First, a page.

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In a recent CNBC interview, Black Swan author Nassim Nicholas Taleb gave a categorical advice about investing in the Corona period. “It is very unwise to do any form of investment without some form of tail risk hedge.”

I understand the concept of hedging tail risk. But how is it done in practice?

Suppose I have 100 Apple (AAPL) shares and want to hedge my tail risk. The current share price is around USD 350.

So would I buy 100 deep out of the money Put options with a strike price of say USD 75 which expire in 12 months, for USD 84 (USD 0.84 per option)? I wonder if there is any kind of best practice or rule of thumb.

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    $\begingroup$ You may find this April 2020 story bloomberg.com/news/articles/2020-04-09/… illuminating. Calpers had a tail-risk hedge for 3 years, but got rid of most of it just as the markets began to react to the COVID-19 pandemic. $\endgroup$ – Dimitri Vulis Jun 27 at 12:08
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    $\begingroup$ "Taleb telling you to worry about long tails" has about the same level of information content as "the sun will probably rise tomorrow morning". What else would he say, unless he suddenly decided everything he has done so far is wrong??? $\endgroup$ – alephzero Jun 28 at 0:54
  • $\begingroup$ This is a little bit of an older paper (2 pages) but it provides a consice overview and hopefully it will help a little cboe.com/micro/buywrite/benchmarks-fact-sheet.pdf. This one is a little more detailed before 08 the PUT index seemed to perfom better than it does now: citeseerx.ist.psu.edu/viewdoc/… $\endgroup$ – Jorisdrees Jun 29 at 10:47
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With difficulty and high costs and secretively. Successful ones are the ones that are able to do it more cheaply. This is also the reason for their secretiveness: prices would go up.

The costly but straightforward approach would be to buy equity index puts. However, I don't think anyone here can or will explain how you can tail hedge at scale significantly more cheaply and effectively. To support this negative answer, I offer this:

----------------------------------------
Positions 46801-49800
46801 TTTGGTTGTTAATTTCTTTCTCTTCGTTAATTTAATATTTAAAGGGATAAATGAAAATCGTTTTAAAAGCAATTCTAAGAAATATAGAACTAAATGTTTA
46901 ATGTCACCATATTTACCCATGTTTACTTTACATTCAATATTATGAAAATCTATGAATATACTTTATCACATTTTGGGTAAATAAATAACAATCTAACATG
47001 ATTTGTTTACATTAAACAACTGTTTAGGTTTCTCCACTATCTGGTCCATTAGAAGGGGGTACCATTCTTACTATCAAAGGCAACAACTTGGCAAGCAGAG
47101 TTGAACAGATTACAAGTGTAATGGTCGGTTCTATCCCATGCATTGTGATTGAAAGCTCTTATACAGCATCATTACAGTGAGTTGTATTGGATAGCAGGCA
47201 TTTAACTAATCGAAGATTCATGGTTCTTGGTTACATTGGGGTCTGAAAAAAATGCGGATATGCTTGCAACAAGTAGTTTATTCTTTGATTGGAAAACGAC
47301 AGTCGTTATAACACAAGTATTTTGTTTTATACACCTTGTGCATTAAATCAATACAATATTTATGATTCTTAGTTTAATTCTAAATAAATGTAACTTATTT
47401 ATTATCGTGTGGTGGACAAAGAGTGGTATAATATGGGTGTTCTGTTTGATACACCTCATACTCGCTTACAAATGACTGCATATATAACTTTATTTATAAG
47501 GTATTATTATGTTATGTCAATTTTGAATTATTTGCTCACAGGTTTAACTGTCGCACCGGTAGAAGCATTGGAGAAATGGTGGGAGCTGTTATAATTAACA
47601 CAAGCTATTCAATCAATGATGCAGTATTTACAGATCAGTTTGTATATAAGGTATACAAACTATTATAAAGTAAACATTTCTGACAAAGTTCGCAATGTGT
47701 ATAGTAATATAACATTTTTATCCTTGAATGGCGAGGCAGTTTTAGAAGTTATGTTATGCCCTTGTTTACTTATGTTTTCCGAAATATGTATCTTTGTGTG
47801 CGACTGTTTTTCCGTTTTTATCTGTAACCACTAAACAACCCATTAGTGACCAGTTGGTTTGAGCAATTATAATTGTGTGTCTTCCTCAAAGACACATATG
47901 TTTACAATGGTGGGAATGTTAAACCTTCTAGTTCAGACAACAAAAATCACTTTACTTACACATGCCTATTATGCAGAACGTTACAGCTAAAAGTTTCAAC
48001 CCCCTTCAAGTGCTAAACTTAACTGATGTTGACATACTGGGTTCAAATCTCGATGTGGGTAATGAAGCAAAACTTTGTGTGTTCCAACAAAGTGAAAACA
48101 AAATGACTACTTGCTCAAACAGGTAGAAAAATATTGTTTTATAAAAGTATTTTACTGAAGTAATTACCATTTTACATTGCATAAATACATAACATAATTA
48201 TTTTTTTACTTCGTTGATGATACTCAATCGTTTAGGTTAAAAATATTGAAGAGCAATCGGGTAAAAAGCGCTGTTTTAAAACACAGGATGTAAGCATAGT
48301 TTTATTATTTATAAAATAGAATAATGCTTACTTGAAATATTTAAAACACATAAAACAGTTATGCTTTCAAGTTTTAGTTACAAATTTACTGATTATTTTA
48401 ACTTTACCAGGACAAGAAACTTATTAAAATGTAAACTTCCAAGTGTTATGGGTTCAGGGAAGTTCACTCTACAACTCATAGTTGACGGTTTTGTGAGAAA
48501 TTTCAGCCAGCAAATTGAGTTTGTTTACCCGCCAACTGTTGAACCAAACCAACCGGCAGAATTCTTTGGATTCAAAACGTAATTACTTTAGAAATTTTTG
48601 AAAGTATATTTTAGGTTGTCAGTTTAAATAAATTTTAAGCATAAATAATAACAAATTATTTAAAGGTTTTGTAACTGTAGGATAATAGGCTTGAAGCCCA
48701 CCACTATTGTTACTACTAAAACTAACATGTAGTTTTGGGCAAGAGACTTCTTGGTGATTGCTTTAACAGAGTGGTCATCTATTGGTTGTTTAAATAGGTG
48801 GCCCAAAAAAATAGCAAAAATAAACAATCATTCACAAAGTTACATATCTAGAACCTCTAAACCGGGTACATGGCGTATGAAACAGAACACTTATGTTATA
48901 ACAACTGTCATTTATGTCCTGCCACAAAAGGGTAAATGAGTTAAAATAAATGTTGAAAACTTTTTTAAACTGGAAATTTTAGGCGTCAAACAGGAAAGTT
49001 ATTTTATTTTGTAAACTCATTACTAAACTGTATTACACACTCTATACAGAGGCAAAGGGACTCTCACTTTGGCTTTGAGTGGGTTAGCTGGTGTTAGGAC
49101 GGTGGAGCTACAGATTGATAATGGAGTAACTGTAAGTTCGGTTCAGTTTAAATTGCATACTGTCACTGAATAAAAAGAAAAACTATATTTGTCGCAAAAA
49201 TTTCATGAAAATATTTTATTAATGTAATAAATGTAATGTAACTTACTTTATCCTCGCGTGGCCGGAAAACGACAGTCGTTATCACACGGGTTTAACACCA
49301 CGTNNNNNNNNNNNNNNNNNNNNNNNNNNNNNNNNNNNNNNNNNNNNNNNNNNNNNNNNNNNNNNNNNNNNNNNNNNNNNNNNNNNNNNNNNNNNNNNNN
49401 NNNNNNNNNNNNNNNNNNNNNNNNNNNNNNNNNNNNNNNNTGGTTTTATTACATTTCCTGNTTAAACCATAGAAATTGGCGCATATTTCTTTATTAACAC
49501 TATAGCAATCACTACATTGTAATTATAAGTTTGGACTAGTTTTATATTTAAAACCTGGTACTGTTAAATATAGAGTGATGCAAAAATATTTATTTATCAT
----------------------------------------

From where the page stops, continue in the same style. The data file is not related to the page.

In May 2020, there was a Twitter fight between Nassim Taleb (of Black Swan and tail hedging fame) and Cliff Asness (co-founder of 143 billion hedge fund AQR) on this very subject. The fight started after a report by AQR on their blog claimed the strategy happened to work in March 2020 during the (first?) COVID-19 sell-of but was expensive to maintain during all the periods before this. They conclude that over longer periods, buying portfolio insurance isn't a good investment.

Taleb claims that tail-risk hedging can be done and should be done but I'm not aware of him or anyone else giving a general guide on how they exactly do it or point out where the AQR research paper went wrong.

What you can, is do an analysis (company, scenario, macro or something else) and try to figure out where tail risks are underpriced in the market and buy the protection (for example John Paulson's bet against the housing market). In my opinion, this has more in common with active investing than hedging.

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    $\begingroup$ That sounds like a wise, albeit somewhat disappointing answer. What about buying deep out of the money put options (as in my example), which are usually cheap? $\endgroup$ – twhale Jun 27 at 19:24
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First off, I agree with the comments and answers already here. "Simple" tail hedging is expensive in the long run and WILL lose you money. Best example is the CBOE Put Protection index (PPut). Even through COVID-19 it barely outperformed the SPX and that was the mother of all tail risks. In all other market phases you basically buy reduced volatility for quite a lot of return. Cheap tail hedging that will not lose you money is pretty much the holy grail of portfolio management and as such priceless information.

Hedging in general needs good timing to be profitable and options are not the best options as they are expensive. A different way to hedge (non tail-risk specific) is buying an inversely correlated asset (i.e. bonds, gold). But frankly the easiest and most straight forward way to hedge is just to reduce exposure and have cash to buy when the price has fallen.

Oh and yea Nassim just sells you quite obvious information literally everyone in the business knows and makes it seem incredibly complex and special. But in reality because its known it does not help at all. I mean, of course, after this run in this situation everyone wants to protect against "the second wave" but not loose performance if it goes up. And who knows that better than the people selling options. So those options are priced to perfection plus a little so the sellers make money.